What about everyone else? Would you prefer to write/co-write the scripts or leave it to more seasoned screenwriters?
I'd leave it to them. I don't really have a specific reason other than "they probably have a better idea of screenwriting than I do". Really, if I ever sold movie rights, the only thing I'd want (along with whatever you usually get) is an on-site vacation. I think it'd be so amazing to just be around and watch it all happening in the background.
 

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Have had some experience with both my indie books and the non-fiction work I published 'traditionally'.

My novel Line of Control was published in French by Actes Sud (as Flashpoint). For the Alice in Deadland trilogy I sold Indian paperback rights to an Indian publisher and Turkish rights to a publisher there. Also sold Zombiestan Indian paperback rights to an Indian publisher.

On my 'trad' books, which are largely business oriented, Brand Management 101 was translated into Vietnamese, and The Cubicle Manifesto is currently in contract finalization stage for Japanese rights.

One of my novels, Heroes R Us (published in India by Random House) is being made into a movie in India by Anil Kapoor Productions (of 24 and Slumdog fame). Have no involvement in the scriptwriting, but made sure in the contract to ensure starting rolling credits and also credits in any merchandising etc.

Net, the great thing about indie publishing and holding all rights is that you can sell them by region, by language, by format....a luxury writers a few years ago working with a large publishing house would not have had the same flexibility on.

How to do it is a mixed bag- in most cases, agents or publishers reached out and things worked out. Once such an opportunity lands your way, the key thing is to be as well educated as possible (or get help) on contract and negotiations.

The only other thing to add is that, as with most things, never underestimate the power of relationships and connecting with people. It's a small world, and you never know when and how opportunities open up. The Editor at Actes Sud who had reached out to me many years ago for the French rights of Line of Control subsequently left (he made it HUGE as he was the guy who discovered Stieg Larrson and translated his work first into French and sold rights), and joined a Film and Literary Agency in Europe as a partner. We've stayed in touch, and now he asked for some of my recent work such as Alice in Deadland. Nothing concrete yet, but a foot in the door.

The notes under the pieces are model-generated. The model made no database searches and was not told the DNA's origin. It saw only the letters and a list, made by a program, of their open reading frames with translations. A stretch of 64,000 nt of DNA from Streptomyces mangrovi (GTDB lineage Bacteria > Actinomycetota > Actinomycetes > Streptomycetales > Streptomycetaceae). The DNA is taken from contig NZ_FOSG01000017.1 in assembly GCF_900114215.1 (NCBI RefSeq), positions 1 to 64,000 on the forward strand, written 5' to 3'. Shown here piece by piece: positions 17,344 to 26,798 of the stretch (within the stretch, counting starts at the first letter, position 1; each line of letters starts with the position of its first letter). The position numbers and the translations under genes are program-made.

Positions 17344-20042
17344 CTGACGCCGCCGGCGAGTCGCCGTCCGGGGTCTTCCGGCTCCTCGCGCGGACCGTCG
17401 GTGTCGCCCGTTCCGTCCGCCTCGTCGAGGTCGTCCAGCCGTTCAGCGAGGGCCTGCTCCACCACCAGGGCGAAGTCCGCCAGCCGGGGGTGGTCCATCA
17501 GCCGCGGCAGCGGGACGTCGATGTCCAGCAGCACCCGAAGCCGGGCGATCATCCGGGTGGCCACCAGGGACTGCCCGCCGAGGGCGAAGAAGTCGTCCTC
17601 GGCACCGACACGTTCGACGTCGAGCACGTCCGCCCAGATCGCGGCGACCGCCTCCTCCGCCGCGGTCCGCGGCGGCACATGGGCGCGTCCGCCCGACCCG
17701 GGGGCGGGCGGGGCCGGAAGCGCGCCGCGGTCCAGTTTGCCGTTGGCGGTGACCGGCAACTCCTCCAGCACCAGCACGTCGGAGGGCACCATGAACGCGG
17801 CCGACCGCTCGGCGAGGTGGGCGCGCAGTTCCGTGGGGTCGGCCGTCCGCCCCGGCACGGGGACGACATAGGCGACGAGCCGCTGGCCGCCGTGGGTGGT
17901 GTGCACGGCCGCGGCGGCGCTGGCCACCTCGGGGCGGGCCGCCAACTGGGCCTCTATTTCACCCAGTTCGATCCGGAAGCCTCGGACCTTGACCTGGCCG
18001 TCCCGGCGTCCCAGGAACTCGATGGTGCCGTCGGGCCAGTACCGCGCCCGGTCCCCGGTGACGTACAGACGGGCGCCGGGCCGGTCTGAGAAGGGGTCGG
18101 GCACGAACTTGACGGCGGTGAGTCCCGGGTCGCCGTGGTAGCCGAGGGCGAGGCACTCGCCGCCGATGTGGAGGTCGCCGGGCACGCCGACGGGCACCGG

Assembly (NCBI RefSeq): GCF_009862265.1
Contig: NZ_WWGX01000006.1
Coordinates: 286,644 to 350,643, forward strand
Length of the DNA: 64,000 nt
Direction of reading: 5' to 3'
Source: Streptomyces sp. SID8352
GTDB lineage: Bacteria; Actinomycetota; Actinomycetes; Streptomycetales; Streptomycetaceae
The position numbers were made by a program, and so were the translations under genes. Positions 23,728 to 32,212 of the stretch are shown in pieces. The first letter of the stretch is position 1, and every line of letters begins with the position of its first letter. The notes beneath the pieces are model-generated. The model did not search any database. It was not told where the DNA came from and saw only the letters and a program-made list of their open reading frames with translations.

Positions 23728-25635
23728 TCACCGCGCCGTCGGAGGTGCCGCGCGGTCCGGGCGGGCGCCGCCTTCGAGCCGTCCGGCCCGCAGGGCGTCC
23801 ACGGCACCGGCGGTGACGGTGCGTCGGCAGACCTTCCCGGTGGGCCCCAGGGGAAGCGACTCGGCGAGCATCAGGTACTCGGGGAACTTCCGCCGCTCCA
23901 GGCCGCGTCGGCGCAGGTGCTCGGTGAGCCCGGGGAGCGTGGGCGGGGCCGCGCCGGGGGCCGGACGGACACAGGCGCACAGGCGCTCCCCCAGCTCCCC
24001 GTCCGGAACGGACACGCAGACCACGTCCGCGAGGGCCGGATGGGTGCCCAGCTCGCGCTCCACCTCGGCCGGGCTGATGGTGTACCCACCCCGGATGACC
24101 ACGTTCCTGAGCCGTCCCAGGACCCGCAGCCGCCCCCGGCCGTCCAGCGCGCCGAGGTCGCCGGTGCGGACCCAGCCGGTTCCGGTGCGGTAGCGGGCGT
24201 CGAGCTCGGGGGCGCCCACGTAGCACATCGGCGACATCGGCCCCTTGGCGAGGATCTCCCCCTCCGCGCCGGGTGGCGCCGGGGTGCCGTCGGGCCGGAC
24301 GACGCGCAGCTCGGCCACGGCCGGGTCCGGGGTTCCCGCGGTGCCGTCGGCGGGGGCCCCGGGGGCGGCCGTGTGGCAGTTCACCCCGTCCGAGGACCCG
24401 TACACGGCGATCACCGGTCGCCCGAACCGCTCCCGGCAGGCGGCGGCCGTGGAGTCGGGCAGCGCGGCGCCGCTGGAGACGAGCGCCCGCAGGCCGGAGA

I guess that's the biggest way in which selling foreign or movie rights as an indie is different. You don't have young kids with business cards of big publishing houses doing the grunt work. A lot, as with any small business, comes down to your personal credibility and relationships, so if you do get a deal or a foot in the door, keep those connections alive...and you never know where they may lead.
 

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Lady Vine said:
Just curious, Hugh. Why don't you want any creative input? I know many novelists talk about keeping their book voice away from the movie, and not getting involved with the script for fear of ruining it - is that your take? I only ask because I've never envisioned anyone other than me writing the scripts for my books. Sure, I'll co-write with more skilled screenwriters, but as I've always written scripts (it's like a pendulum effect - I go back and forth between scripts and books) it just seemed like a natural thing for me.

What about everyone else? Would you prefer to write/co-write the scripts or leave it to more seasoned screenwriters?
Part of the reason is not having the time. The other part is knowing they'll do a better job than I would. Like vizzle said, I just want to visit the set. (If it ever gets that far, which it's not guaranteed to).
 

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Hugh Howey said:
I received advances on the foreign deals. Royalties will apply to those advances, but I don't think I'll ever "earn out."

I'm in LA right now to meet with the film people. I don't want any creative input, but I think they're going to ask for some anyway!
Pssst! Kyle Chandler would make a great sheriff! Just sayin'!
 

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sarracannon said:
Gosh, I would love the opportunity to sell foreign rights! I really think I'd need an agent's help though, and I don't even know where I would start with that right now.

I was approached last summer about a film option, but the deal wasn't a very good one. It was a very LONG option and their terms if it ever did get made into a movie (which I do realize is super rare) were terrible for me. I talked to an entertainment attorney and she wisely advised me to say no.

The only subsidiary rights I have signed is with Sea Lion Books. They are working on a graphic novel adaptation. So cool! I'm very excited about that! Wish more opportunities like that would come my way in 2013.
AWESOME!!!!
 

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Chris A. Jackson said:
I want Peter Jackson to make a movie of my book Deathmask. It'd be right up his alley: magic, horror, epic battles between the living and undead...
So you want your film adaptation to be three hours long, have lots of CGI helicopter shots and only follow half the plot of the book? ;)
 

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Yes to the foreign rights question.  I did it without an agent and hired an attorney to review the contract that I negotiated.

Joe Nassise on these boards has done many, all or most without an agent.